Florida Sen. Marco Rubio bashes student loan ‘bailout’, pushes reform bill

“There are better ways to help borrowers with surging interest rates and staggering debt."

Florida Sen. Marco Rubio bashes student loan ‘bailout’, pushes reform bill
PHOTO BY JOEY ROULETTE
Republicans are generally united against President Joe Biden’s plan for broad-based student loan forgiveness, including U.S. Sen. Marco Rubio.

Biden is expected to announce forgiveness of $10,000 in federal student loan debt for all borrowers making under $125,000 per person, with the forgiveness amount doubled for Pell Grant recipients.

An extension of the repayment pause is expected through Dec. 31, which is alleged to be the final extension of the grace period, first approved by President Donald Trump in the early days of the COVID-19 pandemic.

In a statement Tuesday, Rubio railed against the proposal as failing fundamental tests of fairness, while not offering substantial reform that would benefit borrowers.

“Forgiving student loan debt isn’t free. It means the 85% of Americans with no undergraduate debt from college will be carrying the burden for those that do. That is not a relief, it is an unfair burden to place on working families,” Rubio contended.

“There are better ways to help borrowers with surging interest rates and staggering debt. My LOAN Act would increase transparency and eliminate interest rates in the federal student loan industry. Congress should pass it immediately,” Rubio urged.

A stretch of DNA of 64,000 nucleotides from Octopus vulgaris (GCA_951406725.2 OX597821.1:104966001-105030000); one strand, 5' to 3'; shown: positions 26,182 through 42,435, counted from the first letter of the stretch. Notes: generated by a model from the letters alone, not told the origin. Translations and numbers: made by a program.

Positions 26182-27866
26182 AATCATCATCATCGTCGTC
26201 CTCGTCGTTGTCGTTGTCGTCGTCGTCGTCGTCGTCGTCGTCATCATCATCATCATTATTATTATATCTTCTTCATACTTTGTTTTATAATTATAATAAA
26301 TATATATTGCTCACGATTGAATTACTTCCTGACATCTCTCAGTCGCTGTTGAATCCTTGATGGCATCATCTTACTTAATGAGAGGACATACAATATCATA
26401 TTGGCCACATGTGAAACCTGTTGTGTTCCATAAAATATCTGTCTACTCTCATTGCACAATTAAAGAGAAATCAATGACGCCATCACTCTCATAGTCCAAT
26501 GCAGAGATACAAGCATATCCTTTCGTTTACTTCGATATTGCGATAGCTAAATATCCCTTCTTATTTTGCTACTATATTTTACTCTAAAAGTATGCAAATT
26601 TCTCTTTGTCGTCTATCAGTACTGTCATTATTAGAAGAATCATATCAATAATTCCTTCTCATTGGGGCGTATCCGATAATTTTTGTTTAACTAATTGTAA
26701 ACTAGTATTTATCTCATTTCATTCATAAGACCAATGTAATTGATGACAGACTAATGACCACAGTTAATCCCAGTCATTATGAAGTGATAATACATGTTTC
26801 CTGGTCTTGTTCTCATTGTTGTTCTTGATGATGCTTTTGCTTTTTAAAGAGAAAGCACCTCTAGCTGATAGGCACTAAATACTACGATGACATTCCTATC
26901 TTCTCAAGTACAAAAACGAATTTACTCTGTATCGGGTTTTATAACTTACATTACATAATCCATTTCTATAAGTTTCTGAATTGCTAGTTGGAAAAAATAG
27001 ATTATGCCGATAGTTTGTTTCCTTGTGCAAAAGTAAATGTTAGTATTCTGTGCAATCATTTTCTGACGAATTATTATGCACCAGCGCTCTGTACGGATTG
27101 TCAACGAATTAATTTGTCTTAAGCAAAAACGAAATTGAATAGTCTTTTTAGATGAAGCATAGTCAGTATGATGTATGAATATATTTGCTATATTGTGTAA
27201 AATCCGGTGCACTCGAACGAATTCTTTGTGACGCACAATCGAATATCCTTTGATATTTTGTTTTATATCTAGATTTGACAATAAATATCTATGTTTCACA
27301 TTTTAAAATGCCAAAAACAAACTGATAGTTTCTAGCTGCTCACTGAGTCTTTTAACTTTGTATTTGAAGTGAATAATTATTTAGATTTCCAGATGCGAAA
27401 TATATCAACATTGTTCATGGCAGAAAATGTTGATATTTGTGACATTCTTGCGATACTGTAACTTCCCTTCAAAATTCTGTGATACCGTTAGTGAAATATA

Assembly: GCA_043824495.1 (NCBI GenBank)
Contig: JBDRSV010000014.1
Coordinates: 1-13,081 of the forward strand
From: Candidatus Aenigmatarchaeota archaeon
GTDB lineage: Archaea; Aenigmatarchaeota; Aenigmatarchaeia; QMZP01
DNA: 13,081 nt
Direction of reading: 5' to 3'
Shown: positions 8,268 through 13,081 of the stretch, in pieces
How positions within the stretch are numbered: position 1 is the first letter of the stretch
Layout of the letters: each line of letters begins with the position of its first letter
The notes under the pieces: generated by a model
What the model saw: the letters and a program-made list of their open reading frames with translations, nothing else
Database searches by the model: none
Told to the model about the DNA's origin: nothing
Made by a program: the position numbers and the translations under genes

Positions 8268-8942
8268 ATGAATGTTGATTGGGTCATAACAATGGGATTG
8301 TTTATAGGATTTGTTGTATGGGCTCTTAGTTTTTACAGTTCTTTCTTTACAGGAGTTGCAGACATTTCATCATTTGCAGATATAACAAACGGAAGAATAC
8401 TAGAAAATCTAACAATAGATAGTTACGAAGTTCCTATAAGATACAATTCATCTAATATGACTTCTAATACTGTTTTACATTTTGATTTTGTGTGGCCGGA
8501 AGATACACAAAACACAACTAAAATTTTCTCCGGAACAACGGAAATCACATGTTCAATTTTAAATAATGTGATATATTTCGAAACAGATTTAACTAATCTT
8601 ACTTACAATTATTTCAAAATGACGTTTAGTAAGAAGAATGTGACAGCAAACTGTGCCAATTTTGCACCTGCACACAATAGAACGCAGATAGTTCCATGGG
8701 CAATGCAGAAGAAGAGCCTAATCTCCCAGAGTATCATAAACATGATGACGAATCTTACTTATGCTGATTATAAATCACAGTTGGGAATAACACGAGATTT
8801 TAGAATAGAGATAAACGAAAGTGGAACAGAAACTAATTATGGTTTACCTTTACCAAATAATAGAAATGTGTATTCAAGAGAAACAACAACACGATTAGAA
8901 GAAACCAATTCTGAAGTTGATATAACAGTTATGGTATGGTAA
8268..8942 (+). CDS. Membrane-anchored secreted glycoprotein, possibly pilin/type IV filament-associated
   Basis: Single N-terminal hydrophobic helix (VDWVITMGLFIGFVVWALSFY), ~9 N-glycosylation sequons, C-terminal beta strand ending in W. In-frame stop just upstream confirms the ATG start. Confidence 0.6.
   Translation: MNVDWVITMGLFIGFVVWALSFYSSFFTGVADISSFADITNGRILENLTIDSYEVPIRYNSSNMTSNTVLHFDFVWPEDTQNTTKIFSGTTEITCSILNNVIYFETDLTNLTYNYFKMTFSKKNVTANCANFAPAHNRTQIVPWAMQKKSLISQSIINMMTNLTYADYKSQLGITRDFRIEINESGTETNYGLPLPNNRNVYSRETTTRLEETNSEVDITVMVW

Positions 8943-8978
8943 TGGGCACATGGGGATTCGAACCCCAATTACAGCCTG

The LOAN Act (short for Leveraging Opportunities for Americans Now) is not a new proposal: Rubio re-introduced it in 2021. As written, it proposes a removal of interest from loans, with financing fees ranging from 20% to 35% of the loan. Those who pay early would be eligible for refunds of part of the finance fee.

“My bill would reform our federal student loan system so that borrowers don’t get stuck with debt they can never repay. Instead of accruing interest, borrowers will pay a one-time fee paid out over the life of the loan and will be automatically placed in an income-based repayment plan,” Rubio said.

“It’s time to update our federal student loan system, because fear of debt should never stand in the way of an education and the pursuit of a better life,” Rubio said last August upon filing his bill, which does not appear on track to be passed this Congress.

Biden is framing the impending announcement as an example of a campaign pledge fulfilled.

“In keeping with my campaign promise, my Administration is announcing a plan to give working and middle class families breathing room as they prepare to resume federal student loan payments in January 2023,” Biden tweeted.

This article was first published at Florida Politics.
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